A couple of days ago, I considered the stakes of this year’s election choices, and speculated about whether and to what extent the abortion issue will drive both turnout and results. What I failed to explain ( thanks to the word limit I have self-imposed for these daily rants) is why the debate about reproductive choice is in reality about far more than a woman’s right to control her own reproduction, important as that is.
The deeply dishonest Dobbs decision struck at a fundamental premise of America’s Constitution, as we have come to rely upon it– the belief in limited government.
When politicians talk about “limited government,” they generally focus on the size of government, but the U.S. Constitution defines those limits in terms of authority, not size. What is to be limited is the power of government to prescribe certain decisions that should be left to the individual. In the original Bill of Rights, the federal government was forbidden to censor speech, prescribe religious or political beliefs, and take other actions that were invasions of fundamental rights–rights for which early Americans demanded recognition.
Over the years, those limitations on federal government power were imposed on state and local government units, and evolving cultural and social norms prompted a fuller understanding of what sorts of decisions individuals are entitled to make without government interference. I frequently cite what has been called the Libertarian Principle, because that principle undergirds America’s particular approach to government. The principle is simple: Individuals should be free to pursue their own ends–their own life goals–so long as they do not thereby harm the person or property of someone else, and so long as they are willing to accord an equal liberty to their fellow citizens.
The gender of your chosen mate, your adherence to a non-Christian religion (or your utter rejection of the notion of divinity), your choice to reproduce or not, and a number of other life choices are simply none of government’s business. (As Jefferson is often quoted, such decisions “neither break my leg nor pick my pocket.”)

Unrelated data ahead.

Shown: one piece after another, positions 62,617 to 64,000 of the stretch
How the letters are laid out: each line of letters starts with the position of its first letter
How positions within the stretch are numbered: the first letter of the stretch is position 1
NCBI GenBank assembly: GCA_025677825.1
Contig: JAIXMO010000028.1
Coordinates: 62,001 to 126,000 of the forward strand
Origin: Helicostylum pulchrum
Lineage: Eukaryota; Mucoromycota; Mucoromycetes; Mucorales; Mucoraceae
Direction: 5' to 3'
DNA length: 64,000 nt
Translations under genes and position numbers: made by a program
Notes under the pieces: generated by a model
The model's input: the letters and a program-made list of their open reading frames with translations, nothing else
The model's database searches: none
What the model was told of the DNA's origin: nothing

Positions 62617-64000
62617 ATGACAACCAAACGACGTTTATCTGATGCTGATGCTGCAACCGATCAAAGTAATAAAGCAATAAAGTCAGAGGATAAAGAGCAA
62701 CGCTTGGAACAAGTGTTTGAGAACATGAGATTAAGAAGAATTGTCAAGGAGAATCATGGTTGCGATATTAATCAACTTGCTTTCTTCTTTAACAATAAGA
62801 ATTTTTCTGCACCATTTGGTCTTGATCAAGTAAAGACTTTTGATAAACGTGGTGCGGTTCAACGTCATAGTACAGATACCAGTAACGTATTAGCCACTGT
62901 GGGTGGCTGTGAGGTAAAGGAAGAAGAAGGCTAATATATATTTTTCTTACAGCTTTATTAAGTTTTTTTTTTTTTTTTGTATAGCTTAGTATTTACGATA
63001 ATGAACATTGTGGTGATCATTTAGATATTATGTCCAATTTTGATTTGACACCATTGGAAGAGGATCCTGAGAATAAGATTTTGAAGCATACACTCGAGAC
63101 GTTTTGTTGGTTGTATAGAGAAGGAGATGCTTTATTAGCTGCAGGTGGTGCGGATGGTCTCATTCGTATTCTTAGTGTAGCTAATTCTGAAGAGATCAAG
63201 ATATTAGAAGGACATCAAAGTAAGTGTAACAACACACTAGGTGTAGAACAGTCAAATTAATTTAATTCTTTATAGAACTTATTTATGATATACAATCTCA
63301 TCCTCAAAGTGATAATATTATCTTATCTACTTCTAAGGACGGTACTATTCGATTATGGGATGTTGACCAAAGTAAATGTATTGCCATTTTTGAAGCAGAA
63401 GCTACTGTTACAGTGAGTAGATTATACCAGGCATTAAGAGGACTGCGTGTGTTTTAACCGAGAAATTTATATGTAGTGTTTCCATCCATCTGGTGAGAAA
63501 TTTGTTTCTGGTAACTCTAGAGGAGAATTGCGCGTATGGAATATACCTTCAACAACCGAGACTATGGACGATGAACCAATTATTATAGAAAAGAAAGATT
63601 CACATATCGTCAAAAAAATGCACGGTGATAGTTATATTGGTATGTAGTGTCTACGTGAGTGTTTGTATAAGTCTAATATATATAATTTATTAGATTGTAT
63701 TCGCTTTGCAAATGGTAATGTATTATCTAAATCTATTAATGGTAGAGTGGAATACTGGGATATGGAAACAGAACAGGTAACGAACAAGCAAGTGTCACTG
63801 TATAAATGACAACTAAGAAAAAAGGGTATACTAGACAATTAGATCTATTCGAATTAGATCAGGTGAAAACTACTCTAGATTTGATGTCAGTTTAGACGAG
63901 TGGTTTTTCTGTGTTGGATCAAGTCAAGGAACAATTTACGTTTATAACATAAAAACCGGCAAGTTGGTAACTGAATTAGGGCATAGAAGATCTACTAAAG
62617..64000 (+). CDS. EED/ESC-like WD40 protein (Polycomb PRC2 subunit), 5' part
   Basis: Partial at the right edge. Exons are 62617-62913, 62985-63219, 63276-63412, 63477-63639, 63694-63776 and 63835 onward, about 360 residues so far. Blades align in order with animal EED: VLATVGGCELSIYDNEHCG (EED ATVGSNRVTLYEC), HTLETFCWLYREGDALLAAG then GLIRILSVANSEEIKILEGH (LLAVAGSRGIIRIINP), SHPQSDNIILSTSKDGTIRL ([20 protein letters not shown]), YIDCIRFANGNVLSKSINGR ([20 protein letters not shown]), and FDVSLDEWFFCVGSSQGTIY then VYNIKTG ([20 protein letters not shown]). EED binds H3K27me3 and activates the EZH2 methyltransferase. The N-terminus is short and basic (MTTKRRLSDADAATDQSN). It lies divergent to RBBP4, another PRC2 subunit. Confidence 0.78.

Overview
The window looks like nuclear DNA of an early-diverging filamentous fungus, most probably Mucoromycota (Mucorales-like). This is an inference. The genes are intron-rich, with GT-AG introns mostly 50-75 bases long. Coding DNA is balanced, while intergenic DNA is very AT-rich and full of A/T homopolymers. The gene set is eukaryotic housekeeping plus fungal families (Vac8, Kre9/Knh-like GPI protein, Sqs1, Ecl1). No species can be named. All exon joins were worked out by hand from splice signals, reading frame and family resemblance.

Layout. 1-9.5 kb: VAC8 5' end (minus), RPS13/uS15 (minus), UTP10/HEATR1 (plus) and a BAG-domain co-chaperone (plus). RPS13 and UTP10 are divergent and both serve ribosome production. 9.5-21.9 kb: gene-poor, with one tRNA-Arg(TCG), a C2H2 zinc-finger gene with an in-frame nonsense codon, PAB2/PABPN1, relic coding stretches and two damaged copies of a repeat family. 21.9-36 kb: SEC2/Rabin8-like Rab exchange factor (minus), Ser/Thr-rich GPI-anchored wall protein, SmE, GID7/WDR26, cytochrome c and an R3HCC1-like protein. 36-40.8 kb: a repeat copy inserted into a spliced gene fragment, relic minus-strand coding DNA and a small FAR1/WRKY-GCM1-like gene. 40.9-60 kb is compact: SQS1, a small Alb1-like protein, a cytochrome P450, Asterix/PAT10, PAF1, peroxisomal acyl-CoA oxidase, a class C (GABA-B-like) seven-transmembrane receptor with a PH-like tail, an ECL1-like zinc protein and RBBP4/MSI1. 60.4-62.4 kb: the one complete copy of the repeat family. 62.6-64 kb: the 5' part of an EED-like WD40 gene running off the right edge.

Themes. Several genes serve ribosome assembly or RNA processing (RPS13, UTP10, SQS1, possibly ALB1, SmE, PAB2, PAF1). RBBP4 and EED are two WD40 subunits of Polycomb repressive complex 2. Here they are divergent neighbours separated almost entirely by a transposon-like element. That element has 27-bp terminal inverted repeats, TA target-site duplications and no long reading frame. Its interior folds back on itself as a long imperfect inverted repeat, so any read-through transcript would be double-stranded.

The Libertarian Principle was central to the original Bill of Rights, and its application has extended as “facts on the ground”–scientific and cultural–have changed. Ever since 1965, when the Supreme Court handed down its decision in Griswold v. Connecticut– informing the Connecticut legislature that a couple’s decision to use contraceptives was none of government’s business–the belief that there are areas of our lives where government simply doesn’t belong has been absolutely central to Americans’ understanding of liberty.
When I was much younger, the importance of limiting government to areas where collective action was appropriate and/or necessary—keeping the state out of the decisions that individuals and families have the right to make for themselves– was a Republican article of faith. It was basic conservative doctrine. Ironically, the MAGA folks who inaccurately call themselves conservative today insist that government has the right—indeed, the duty– to invade that zone of privacy in order to impose rules reflecting their own particular beliefs and prejudices.
It’s critically important to understand that what is really at stake in what we shorthand as the “abortion issue” is that fundamental Constitutional premise. Forcing women to give birth, denying medical care to defenseless trans children or forbidding school children to read certain books are not “stand-alone” positions. They are part and parcel of an entire worldview that is autocratic and profoundly anti-American.
I used to point out that a government with the power to prohibit abortion is a government with the power to require abortion. (As an ACLU friend used to say, poison gas is a great weapon until the wind shifts.)
The issue at the heart of the Bill of Rights–as I interminably repeated to my students–isn’t what decision is made. The issue is who gets to make it. In the government system devised by our Founders, certain decisions are simply off-limits to government. I may disagree with your religious beliefs or political opinions; I may disapprove of your choice of marriage partner or your selection of reading material–but I cannot use the government to countermand your choices and require behaviors more to my liking.
It is that fundamental premise that is at stake in this year’s elections, which will pit the MAGA theocrats and autocrats against those of us who want to preserve America’s hard-won civil liberties and individual rights.
The abortion issue is about so much more than abortion, and I have to believe that, at least at some level, most Americans realize that.